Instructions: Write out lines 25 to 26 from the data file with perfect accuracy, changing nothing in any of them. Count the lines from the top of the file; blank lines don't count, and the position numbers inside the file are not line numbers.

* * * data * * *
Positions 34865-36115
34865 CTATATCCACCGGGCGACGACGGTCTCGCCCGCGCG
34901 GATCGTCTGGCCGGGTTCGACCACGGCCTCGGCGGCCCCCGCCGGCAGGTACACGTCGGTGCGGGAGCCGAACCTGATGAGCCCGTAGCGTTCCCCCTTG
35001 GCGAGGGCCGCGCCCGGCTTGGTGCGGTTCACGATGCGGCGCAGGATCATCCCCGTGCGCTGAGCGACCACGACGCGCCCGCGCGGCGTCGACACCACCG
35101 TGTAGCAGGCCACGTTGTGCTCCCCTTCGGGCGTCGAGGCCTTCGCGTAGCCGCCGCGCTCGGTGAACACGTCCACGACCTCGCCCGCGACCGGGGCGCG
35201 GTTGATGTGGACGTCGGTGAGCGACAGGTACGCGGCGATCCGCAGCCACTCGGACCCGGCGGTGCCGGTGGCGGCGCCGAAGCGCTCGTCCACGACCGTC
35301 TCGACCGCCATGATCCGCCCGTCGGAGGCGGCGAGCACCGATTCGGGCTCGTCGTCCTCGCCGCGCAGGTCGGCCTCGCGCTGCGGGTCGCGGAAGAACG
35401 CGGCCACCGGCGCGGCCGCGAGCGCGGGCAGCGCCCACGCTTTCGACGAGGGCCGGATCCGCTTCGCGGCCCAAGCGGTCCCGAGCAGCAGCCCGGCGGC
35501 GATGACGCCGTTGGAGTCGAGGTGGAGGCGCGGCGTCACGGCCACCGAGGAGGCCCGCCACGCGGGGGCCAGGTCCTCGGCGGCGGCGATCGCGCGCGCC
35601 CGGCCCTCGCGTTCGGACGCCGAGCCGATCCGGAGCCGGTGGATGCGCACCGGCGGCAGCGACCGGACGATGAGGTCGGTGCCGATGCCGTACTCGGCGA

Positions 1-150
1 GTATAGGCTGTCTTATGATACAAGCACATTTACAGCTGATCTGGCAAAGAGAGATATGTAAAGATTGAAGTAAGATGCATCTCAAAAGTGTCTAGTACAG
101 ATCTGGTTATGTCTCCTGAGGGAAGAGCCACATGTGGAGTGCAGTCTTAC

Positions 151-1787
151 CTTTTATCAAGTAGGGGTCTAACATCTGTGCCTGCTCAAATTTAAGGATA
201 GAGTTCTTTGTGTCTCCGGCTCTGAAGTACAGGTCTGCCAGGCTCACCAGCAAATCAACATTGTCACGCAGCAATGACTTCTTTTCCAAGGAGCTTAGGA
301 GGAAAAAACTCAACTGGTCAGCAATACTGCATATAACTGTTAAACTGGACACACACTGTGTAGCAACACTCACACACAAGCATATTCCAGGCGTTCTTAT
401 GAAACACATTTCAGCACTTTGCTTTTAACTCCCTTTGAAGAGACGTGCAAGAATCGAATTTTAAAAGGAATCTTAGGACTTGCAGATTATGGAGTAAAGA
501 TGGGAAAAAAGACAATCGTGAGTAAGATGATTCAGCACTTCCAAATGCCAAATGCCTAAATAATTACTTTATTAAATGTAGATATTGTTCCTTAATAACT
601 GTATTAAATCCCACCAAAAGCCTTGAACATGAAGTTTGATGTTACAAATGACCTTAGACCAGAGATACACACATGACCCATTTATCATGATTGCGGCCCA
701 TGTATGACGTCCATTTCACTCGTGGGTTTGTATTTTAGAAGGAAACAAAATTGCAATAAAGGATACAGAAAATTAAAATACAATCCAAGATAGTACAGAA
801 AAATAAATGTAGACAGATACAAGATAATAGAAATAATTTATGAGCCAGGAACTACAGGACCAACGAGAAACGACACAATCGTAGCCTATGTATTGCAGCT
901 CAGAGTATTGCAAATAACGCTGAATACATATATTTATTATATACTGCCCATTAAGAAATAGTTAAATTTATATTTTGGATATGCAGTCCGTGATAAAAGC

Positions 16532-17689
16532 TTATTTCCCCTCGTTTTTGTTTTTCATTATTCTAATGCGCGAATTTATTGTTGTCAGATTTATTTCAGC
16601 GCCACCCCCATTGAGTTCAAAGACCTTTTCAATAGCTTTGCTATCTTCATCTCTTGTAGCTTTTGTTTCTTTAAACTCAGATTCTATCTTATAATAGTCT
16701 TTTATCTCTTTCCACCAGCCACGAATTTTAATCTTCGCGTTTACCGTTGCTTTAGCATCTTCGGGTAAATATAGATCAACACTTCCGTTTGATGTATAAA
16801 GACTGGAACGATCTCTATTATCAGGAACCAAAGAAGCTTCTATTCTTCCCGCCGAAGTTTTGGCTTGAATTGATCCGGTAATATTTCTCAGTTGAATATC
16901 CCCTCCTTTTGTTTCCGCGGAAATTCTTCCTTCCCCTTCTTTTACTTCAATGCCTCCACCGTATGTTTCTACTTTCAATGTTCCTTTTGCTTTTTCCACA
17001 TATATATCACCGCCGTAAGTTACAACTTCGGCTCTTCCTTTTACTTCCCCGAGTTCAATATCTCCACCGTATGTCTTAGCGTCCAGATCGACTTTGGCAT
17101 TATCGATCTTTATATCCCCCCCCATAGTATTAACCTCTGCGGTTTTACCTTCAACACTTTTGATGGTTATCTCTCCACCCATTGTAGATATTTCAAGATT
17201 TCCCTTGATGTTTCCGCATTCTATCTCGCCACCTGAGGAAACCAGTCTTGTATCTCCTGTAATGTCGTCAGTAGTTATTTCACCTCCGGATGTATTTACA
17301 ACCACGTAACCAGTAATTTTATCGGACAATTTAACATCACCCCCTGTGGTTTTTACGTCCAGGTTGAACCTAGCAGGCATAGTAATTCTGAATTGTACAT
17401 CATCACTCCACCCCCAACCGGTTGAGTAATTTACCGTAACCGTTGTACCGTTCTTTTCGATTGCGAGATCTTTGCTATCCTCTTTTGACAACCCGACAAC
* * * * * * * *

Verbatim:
16532 TTATTTCCCCTCGTTTTTGTTTTTCATTATTCTAATGCGCGAATTTATTGTTGTCAGATTTATTTCAGC
16601 GCCACCCCCATTGAGTTCAAAGACCTTTTCAATAGCTTTGCTATCTTCATCTCTTGTAGCTTTTGTTTCTTTAAACTCAGATTCTATCTTATAATAGTCT